In the summer of 2007 David Ahuja of Athletics worked with Wyeth Hansen and Todd Neale to design and animate this piece for VH1’s Rock Docs. This two-part, two-hour documentary tells the story of 1977, an astonishing year in New York City history. The documentary weaves together the stories of the emergence of hip hop, punk and disco, graffiti art, and sexual liberation. In the background are the major political events and social issues of the day – crime, urban decay, financial woes, the infamous blackout, drugs, Son of Sam, the bitter mayoral election and the overall poverty that gripped the city.
The Italic Poster
The silkscreened edition of The Italic Poster, designed by Eivind Søreng Molvær, is now available for purchase. Printed in an edition of 100 on Plike Black 140 GSM paper from GF Smith, the posters are silkscreened with white ink and are signed and numbered on the back by the designer himself. Postage, packaging and handling are all included in the price of 35 GBP. Please allow 10 days for delivery.
25ah is Dana Bergquist and Jacqueline Jacoel. To say that they are fond of typography is an understatement. From their office in Stockholm, Sweden, this talented duo creates simple and beautiful works that illustrate a sophisticated use of typography and color that results in truly timeless design solutions. Click and be inspired.
Dear Lulu is a test book researched and produced by graphic design students at Hochschule Darmstadt, Germany, during an intensive two-day workshop with London-based designer James Goggin of Practise. The book’s intention is to act as a calibration document for testing colour, pattern, format, texture and typography. Exercises in colour profile (Adobe RGB/sRGB/CMYK/Greyscale), halftoning, point size, line, geometry, skin tone, colour texture, cropping and print finishing provide useful data for other designers and self-publishers to judge the possibilities and quality of online print-on-demand – specifically Lulu, with this edition.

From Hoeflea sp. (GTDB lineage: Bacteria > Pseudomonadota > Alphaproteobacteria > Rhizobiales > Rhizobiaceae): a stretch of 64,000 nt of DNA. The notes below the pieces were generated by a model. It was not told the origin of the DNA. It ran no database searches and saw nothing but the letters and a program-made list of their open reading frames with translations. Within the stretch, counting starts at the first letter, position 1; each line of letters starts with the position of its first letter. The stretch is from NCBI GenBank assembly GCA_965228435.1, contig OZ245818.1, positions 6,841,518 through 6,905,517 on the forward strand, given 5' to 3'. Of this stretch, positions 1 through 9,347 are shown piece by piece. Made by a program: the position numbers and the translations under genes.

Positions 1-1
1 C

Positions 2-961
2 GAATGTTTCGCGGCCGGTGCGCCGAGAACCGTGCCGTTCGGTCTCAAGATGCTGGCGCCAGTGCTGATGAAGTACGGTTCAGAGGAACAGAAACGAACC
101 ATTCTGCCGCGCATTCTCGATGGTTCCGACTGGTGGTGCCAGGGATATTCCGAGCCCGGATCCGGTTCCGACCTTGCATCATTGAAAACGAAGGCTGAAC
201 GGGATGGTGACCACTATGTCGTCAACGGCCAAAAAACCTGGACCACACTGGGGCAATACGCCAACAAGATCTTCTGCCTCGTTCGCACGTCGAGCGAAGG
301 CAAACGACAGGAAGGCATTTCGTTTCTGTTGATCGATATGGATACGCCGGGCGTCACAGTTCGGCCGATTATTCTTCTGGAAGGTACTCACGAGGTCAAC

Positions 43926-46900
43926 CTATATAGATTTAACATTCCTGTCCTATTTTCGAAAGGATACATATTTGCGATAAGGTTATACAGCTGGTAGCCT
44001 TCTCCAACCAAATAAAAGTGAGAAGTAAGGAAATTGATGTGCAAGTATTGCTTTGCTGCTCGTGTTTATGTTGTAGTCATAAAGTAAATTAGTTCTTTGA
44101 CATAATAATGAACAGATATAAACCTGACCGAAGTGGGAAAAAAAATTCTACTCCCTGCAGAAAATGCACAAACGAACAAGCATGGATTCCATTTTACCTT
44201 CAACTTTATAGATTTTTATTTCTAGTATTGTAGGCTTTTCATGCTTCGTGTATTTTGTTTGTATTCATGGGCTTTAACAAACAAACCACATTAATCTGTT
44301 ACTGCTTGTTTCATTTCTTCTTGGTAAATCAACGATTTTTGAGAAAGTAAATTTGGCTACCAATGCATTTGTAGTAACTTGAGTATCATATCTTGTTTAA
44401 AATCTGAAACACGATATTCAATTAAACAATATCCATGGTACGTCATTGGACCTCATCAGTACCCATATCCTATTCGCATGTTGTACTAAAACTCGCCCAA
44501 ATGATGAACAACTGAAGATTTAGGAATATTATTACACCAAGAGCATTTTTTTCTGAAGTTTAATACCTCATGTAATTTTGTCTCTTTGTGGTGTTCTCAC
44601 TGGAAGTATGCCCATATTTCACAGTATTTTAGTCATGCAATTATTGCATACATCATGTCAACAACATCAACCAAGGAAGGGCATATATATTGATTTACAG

Starting with the Universe
One of the great American visionaries of the twentieth century, R. Buckminster Fuller endeavored to see what he, a single individual, might do to benefit the largest segment of humanity while consuming the minimum of the earth’s resources. Doing “more with less” was Fuller’s credo. He described himself as a “comprehensive anticipatory design scientist,” setting forth to solve the escalating challenges that faced humanity before they became insurmountable.
Music, design and improvisation
I highly recommend viewing this clip of Bill Evans on creativity and self-teaching that was taken from a 1966 documentary entitled The Universal Mind of Bill Evans. In the clip, the brilliantly original jazz pianist has an intense conversation with his composer brother, Harry, on the nature of creativity in jazz. It’s amazing how his lessons on improvisation within musical frameworks applies to the craft of graphic design.
On a related note, in this session from Webstock 08, Liz Danzico explores what it means to design in the age of frameworks and investigates their governing principles – learning from existing models as diverse as jazz music and oral cultures. Emphasis has shifted from editor to reader, stories have gone from individual to social, people are relying on patterns rather than interfaces. But as we move from designing artifacts to designing systems, are there new guidelines at work? We want users to be able to control their own experiences, but how do we ensure they have the right tools to do so?